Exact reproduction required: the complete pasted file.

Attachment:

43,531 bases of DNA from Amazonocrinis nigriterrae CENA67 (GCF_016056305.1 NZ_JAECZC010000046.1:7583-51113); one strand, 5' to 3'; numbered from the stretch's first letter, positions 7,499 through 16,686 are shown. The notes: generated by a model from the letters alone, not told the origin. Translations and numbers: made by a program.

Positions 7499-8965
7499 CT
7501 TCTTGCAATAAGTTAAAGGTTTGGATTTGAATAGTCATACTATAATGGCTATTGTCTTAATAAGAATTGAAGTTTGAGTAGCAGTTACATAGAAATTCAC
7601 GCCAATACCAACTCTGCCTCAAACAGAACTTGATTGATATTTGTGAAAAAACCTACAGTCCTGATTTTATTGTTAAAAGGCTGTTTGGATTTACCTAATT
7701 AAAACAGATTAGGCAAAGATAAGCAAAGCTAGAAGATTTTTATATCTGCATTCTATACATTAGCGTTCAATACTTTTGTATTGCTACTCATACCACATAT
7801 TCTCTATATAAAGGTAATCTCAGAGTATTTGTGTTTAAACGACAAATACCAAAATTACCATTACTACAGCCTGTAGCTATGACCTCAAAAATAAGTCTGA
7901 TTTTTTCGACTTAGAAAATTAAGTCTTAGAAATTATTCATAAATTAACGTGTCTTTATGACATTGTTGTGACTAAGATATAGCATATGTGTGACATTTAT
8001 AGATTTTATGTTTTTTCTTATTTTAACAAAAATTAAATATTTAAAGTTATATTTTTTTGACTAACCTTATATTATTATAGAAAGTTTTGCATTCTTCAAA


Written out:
43,531 bases of DNA from Amazonocrinis nigriterrae CENA67 (GCF_016056305.1 NZ_JAECZC010000046.1:7583-51113); one strand, 5' to 3'; numbered from the stretch's first letter, positions 7,499 through 16,686 are shown. The notes: generated by a model from the letters alone, not told the origin. Translations and numbers: made by a program.

Positions 7499-8965
7499 CT
7501 TCTTGCAATAAGTTAAAGGTTTGGATTTGAATAGTCATACTATAATGGCTATTGTCTTAATAAGAATTGAAGTTTGAGTAGCAGTTACATAGAAATTCAC
7601 GCCAATACCAACTCTGCCTCAAACAGAACTTGATTGATATTTGTGAAAAAACCTACAGTCCTGATTTTATTGTTAAAAGGCTGTTTGGATTTACCTAATT
7701 AAAACAGATTAGGCAAAGATAAGCAAAGCTAGAAGATTTTTATATCTGCATTCTATACATTAGCGTTCAATACTTTTGTATTGCTACTCATACCACATAT
7801 TCTCTATATAAAGGTAATCTCAGAGTATTTGTGTTTAAACGACAAATACCAAAATTACCATTACTACAGCCTGTAGCTATGACCTCAAAAATAAGTCTGA
7901 TTTTTTCGACTTAGAAAATTAAGTCTTAGAAATTATTCATAAATTAACGTGTCTTTATGACATTGTTGTGACTAAGATATAGCATATGTGTGACATTTAT
8001 AGATTTTATGTTTTTTCTTATTTTAACAAAAATTAAATATTTAAAGTTATATTTTTTTGACTAACCTTATATTATTATAGAAAGTTTTGCATTCTTCAAA